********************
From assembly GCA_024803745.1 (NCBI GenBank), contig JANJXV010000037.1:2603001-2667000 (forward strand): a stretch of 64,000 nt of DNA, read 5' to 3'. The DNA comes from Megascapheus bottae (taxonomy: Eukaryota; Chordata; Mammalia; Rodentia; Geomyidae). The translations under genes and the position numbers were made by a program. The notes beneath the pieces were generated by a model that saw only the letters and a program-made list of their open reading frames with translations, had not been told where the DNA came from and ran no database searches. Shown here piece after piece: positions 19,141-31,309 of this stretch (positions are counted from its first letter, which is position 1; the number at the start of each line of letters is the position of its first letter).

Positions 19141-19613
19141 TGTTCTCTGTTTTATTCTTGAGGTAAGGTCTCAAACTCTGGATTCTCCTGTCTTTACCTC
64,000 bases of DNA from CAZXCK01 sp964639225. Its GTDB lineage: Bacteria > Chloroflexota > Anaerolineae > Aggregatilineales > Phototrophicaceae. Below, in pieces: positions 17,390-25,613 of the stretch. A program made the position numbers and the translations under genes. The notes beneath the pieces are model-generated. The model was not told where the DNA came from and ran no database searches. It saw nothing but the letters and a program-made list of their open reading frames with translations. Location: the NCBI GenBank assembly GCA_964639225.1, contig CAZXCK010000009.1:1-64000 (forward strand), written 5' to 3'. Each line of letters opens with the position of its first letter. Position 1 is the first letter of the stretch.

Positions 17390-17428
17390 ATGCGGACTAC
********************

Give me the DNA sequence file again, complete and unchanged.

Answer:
From assembly GCA_024803745.1 (NCBI GenBank), contig JANJXV010000037.1:2603001-2667000 (forward strand): a stretch of 64,000 nt of DNA, read 5' to 3'. The DNA comes from Megascapheus bottae (taxonomy: Eukaryota; Chordata; Mammalia; Rodentia; Geomyidae). The translations under genes and the position numbers were made by a program. The notes beneath the pieces were generated by a model that saw only the letters and a program-made list of their open reading frames with translations, had not been told where the DNA came from and ran no database searches. Shown here piece after piece: positions 19,141-31,309 of this stretch (positions are counted from its first letter, which is position 1; the number at the start of each line of letters is the position of its first letter).

Positions 19141-19613
19141 TGTTCTCTGTTTTATTCTTGAGGTAAGGTCTCAAACTCTGGATTCTCCTGTCTTTACCTC
64,000 bases of DNA from CAZXCK01 sp964639225. Its GTDB lineage: Bacteria > Chloroflexota > Anaerolineae > Aggregatilineales > Phototrophicaceae. Below, in pieces: positions 17,390-25,613 of the stretch. A program made the position numbers and the translations under genes. The notes beneath the pieces are model-generated. The model was not told where the DNA came from and ran no database searches. It saw nothing but the letters and a program-made list of their open reading frames with translations. Location: the NCBI GenBank assembly GCA_964639225.1, contig CAZXCK010000009.1:1-64000 (forward strand), written 5' to 3'. Each line of letters opens with the position of its first letter. Position 1 is the first letter of the stretch.

Positions 17390-17428
17390 ATGCGGACTAC